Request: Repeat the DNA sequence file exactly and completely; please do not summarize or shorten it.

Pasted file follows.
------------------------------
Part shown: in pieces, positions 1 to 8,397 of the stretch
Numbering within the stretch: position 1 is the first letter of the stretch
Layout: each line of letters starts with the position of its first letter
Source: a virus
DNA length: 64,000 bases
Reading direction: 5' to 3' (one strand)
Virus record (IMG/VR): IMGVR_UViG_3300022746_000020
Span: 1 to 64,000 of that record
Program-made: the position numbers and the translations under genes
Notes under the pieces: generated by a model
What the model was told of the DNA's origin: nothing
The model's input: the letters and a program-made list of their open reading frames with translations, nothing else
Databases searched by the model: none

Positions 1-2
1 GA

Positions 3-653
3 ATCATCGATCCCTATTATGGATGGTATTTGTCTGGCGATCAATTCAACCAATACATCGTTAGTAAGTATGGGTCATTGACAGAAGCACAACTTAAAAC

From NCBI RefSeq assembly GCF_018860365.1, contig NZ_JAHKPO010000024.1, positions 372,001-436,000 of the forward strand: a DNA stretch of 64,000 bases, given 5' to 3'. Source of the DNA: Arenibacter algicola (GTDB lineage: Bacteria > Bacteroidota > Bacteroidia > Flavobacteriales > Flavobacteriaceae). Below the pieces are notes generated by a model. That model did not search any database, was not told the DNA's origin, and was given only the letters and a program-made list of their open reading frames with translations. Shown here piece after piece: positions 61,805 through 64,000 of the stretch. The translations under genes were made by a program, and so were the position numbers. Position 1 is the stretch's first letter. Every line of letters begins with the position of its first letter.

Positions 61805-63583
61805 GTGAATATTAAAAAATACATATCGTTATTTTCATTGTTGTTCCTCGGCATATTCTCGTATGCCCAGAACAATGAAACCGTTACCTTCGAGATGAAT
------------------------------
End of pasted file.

Part shown: in pieces, positions 1 to 8,397 of the stretch
Numbering within the stretch: position 1 is the first letter of the stretch
Layout: each line of letters starts with the position of its first letter
Source: a virus
DNA length: 64,000 bases
Reading direction: 5' to 3' (one strand)
Virus record (IMG/VR): IMGVR_UViG_3300022746_000020
Span: 1 to 64,000 of that record
Program-made: the position numbers and the translations under genes
Notes under the pieces: generated by a model
What the model was told of the DNA's origin: nothing
The model's input: the letters and a program-made list of their open reading frames with translations, nothing else
Databases searched by the model: none

Positions 1-2
1 GA

Positions 3-653
3 ATCATCGATCCCTATTATGGATGGTATTTGTCTGGCGATCAATTCAACCAATACATCGTTAGTAAGTATGGGTCATTGACAGAAGCACAACTTAAAAC

From NCBI RefSeq assembly GCF_018860365.1, contig NZ_JAHKPO010000024.1, positions 372,001-436,000 of the forward strand: a DNA stretch of 64,000 bases, given 5' to 3'. Source of the DNA: Arenibacter algicola (GTDB lineage: Bacteria > Bacteroidota > Bacteroidia > Flavobacteriales > Flavobacteriaceae). Below the pieces are notes generated by a model. That model did not search any database, was not told the DNA's origin, and was given only the letters and a program-made list of their open reading frames with translations. Shown here piece after piece: positions 61,805 through 64,000 of the stretch. The translations under genes were made by a program, and so were the position numbers. Position 1 is the stretch's first letter. Every line of letters begins with the position of its first letter.

Positions 61805-63583
61805 GTGAATATTAAAAAATACATATCGTTATTTTCATTGTTGTTCCTCGGCATATTCTCGTATGCCCAGAACAATGAAACCGTTACCTTCGAGATGAAT